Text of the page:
Over the years she has fostered good relationships with CYFS and other agencies, she says.

Most grandparents feel ashamed when they first contact her, and worry what society will think of them. They fear they will be judged, and think they are the only ones having to raise their grandchildren.

“They are very embarrassed and feel they are failures,” Eggers says.

However, she stresses that most of the grandparents she deals with are decent people.

“As it was put to me, you bring your kids up to the best of your ability, but when they get to be adults you are not responsible for what they do with their lives.”

Many grandparents also live in fear, she says. They are terrified the children’s parents may end up at their door demanding to see their children.

She knows of grandparents who sleep clutching the phone under their pillow, and of others who have softball bats at the front and back doors.

Stress can also come from elsewhere in the family.

“It isn’t just taking on grandchildren. You get the rest of the extended family, the hassle of them going, `What are you doing that for? You don’t spend as much time with my kids’.

“The parents of other grandchildren can get quite jealous. That’s a major.”

Straight-talking Eggers wants people to consider, before they judge grandparents, what they would do if they were faced with their grandchildren suddenly arriving on the doorstep.

“The more people that are aware of how many grandparents that are out there raising their grandchildren, the more they might understand.”

Phyllis, 81, is one of the oldest grandmothers in the support group that Eggers coordinates. She has been raising grandchildren for 21 years.

She has a 26-year-old grandson who has left home, and is now dealing with a teenage granddaughter who doesn’t want to go to school.

Phyllis also looks after an eight-year-old, at an age many of her peers are being cared for in resthomes.

“She’s eight going on 28 and tells me what to do,” Phyllis says.

Her daughter, the children’s mother, was an alcoholic.

Phyllis, who now needs a walking stick to get around, finds dealing with the school and agencies hard work and worries what will become of her teenage granddaughter who wants to leave school.

Phyllis is bone-tired but says she doesn’t have time to feel sorry for herself as she’s got too much else to worry about.

Katrina, 38, is one of the youngest grandparents Eggers helps. She has a two-year-old of her own and the day the Nelson Mail talks to her she is waiting to find out if she has finally won custody of her 18-month-old grandson.

The boy’s father is a gang-member up north and his mother, Katrina’s 19-year-old daughter, is a methamphetamine and intravenous drug addict who is also caught up with gangs.

“I want my grandson with me. He’s my first grandchild.”

After seven months of waiting to get custody, Katrina is also tired, and is thankful she is not Phyllis’s age.

“It would’ve pushed me off the edge.”

Nelson solicitor Nicola Grimes represents many grandparents raising their grandchildren. She became involved with the group after she read about it in a newsletter.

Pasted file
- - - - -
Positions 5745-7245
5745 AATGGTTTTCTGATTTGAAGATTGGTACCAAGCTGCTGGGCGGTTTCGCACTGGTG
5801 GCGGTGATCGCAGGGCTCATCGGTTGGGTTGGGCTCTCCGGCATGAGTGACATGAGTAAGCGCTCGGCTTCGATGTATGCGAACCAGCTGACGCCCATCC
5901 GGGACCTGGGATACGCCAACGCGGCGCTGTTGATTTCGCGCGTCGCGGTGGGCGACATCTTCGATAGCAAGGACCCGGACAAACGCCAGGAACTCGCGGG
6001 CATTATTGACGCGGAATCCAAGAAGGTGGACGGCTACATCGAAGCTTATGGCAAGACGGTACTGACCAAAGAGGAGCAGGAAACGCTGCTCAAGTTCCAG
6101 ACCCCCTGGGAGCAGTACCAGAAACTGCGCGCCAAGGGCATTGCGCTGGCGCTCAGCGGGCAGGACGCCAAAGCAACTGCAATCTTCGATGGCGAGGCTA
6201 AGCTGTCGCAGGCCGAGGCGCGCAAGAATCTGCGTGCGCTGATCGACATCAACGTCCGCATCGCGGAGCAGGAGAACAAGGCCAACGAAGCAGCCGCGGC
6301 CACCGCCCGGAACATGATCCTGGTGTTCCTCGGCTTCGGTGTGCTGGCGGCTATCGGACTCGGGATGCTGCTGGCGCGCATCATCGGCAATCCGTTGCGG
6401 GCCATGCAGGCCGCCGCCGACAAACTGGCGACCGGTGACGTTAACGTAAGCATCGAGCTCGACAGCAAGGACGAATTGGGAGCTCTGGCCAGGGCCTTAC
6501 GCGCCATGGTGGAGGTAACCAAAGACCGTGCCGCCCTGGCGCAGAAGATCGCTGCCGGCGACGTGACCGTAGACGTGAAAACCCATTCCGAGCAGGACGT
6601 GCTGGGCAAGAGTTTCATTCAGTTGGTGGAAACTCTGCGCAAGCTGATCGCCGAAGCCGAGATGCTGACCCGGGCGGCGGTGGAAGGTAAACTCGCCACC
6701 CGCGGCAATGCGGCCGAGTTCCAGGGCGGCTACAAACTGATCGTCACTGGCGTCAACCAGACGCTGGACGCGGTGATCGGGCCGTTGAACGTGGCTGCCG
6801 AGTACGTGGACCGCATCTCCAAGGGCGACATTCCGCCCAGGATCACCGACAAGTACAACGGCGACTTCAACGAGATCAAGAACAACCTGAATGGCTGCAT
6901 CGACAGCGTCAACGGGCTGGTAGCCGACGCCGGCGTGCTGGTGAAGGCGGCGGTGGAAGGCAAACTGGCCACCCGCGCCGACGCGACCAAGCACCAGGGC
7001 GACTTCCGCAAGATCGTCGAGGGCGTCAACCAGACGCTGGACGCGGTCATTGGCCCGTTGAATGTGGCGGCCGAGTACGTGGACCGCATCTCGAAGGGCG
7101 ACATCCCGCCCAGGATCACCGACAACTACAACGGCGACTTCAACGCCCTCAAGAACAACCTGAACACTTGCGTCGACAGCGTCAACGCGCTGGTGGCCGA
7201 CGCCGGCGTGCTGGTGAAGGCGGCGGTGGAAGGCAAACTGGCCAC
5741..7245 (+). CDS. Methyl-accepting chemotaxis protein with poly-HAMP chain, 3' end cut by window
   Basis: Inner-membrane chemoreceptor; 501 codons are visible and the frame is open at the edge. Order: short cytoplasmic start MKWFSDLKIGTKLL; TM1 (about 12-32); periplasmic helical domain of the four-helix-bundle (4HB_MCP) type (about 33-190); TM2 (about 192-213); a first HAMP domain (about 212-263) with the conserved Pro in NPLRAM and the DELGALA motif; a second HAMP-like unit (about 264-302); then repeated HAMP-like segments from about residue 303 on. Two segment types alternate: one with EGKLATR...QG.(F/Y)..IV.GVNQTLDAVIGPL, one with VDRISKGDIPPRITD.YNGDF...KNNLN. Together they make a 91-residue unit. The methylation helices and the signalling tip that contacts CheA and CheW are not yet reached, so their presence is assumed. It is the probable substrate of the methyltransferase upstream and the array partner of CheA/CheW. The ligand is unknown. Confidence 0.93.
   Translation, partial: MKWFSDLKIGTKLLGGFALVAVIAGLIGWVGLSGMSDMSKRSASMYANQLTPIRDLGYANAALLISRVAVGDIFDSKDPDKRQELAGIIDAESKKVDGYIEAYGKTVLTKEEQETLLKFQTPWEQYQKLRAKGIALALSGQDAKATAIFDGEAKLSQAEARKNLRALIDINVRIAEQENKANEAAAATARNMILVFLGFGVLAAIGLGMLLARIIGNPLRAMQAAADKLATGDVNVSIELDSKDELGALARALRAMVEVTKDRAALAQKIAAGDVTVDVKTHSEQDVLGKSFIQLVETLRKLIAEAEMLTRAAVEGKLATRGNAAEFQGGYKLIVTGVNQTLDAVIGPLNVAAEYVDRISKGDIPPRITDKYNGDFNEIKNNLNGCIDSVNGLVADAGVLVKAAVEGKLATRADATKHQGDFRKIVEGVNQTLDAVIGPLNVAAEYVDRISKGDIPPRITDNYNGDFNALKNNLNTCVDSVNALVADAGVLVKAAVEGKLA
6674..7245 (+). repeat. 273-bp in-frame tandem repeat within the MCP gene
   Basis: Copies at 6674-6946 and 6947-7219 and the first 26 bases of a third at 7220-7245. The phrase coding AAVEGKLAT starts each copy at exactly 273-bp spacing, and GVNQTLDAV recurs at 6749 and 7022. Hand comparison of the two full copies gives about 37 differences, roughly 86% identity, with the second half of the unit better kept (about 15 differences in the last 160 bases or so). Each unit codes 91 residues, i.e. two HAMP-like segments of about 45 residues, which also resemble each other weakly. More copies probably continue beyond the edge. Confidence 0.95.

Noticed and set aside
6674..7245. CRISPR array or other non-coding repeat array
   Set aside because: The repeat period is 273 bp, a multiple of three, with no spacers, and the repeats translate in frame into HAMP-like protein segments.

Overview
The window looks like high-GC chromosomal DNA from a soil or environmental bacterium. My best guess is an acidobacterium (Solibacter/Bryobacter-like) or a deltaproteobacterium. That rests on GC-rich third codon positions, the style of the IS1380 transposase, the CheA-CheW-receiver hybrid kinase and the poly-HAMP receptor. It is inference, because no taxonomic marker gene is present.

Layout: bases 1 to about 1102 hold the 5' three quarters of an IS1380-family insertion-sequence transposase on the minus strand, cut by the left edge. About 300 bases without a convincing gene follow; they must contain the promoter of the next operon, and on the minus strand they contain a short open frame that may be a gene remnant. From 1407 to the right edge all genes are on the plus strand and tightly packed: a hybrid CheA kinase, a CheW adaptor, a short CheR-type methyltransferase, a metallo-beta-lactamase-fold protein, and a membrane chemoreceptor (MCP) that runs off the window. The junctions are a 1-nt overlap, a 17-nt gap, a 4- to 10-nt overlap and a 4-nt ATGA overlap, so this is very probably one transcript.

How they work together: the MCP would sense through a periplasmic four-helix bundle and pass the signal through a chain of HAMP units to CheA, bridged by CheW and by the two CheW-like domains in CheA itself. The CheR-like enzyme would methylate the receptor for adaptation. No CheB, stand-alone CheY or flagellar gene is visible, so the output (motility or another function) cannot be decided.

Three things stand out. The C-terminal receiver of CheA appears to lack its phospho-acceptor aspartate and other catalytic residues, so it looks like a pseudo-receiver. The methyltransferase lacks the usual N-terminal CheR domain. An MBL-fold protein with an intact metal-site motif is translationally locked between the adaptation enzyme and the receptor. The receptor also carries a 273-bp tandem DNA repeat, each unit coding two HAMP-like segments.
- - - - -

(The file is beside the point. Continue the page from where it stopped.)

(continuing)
“I see this as my cause,” she says from her office overlooking Hardy St.

Most Nelson family lawyers act for grandparents, she says.

She deals with three groups of grandparents: those who have children placed with them through CYFS; those who obtain parenting orders for their grandchildren; and grandparents who reach informal agreements with their children.

Other grandparents reach agreements without formal court orders, but she doesn’t know how big that group would be.

Grandparents also have to deal with guilt. The way the legal system works, it can make them feel they are pitted against their children, which is incredibly tough, says Grimes.

Aside from dealing with often-traumatised grandchildren, many grandparents are exposed to the legal system for the first time, she says.

They also have to find out what financial and other help is available to them.

One of the issues grandparents face is the gap between the different allowances available to different types of caregivers through different government departments.

Grandparents whose grandchildren have been placed with them by CYFS temporarily qualify for allowances for a range of things, including clothing, birthdays, school holiday programmes, extra-curricular activities and medical expenses.

But once grandparents obtain permanent care of the child they usually fall under Work and Income’s jurisdiction and receive an unsupported child allowance.

Any extra costs they face must be paid for first and then Work and Income may reimburse them later.

Many simply don’t have the money to begin with.

The Government increased the unsupported child benefit or orphans benefit by $10 a week per child this month. But making ends meet is still very hard for grandparents, says Grimes.

Work and Income acting regional commissioner Wendy Chisnall says extra expenses, such as school uniforms or visits to the doctor, could be covered through advances, which are then paid back at a minimal rate, usually up to $5 a week.

The grandparent or the child may also be eligible for assistance from several other schemes.

Dave says his grandchildren are still so traumatised he isn’t allowed to even park outside a pub or liquor store when he goes to town. They also won’t let him go to the pub.

“When the oldest was five years old, they could look at a piece of junk-mail from an alcohol store and tell you what every picture was.

“That’s why I won’t let people run them round. They were very badly affected. They’re just coming right now.”

But despite everything – the tiredness, the loneliness and the difficulty of negotiating the unfamiliar benefit systems – Dave is adamant that the children are in the right place with him, and he wouldn’t have it any other way.

“A lot of people tell me I’m an idiot.

“So I ask them, what would they do if it was their grandchildren?”

* With the exception of Paula Eggers, the grandparents interviewed for this feature requested anonymity so pseudonyms have been used in place of their real names.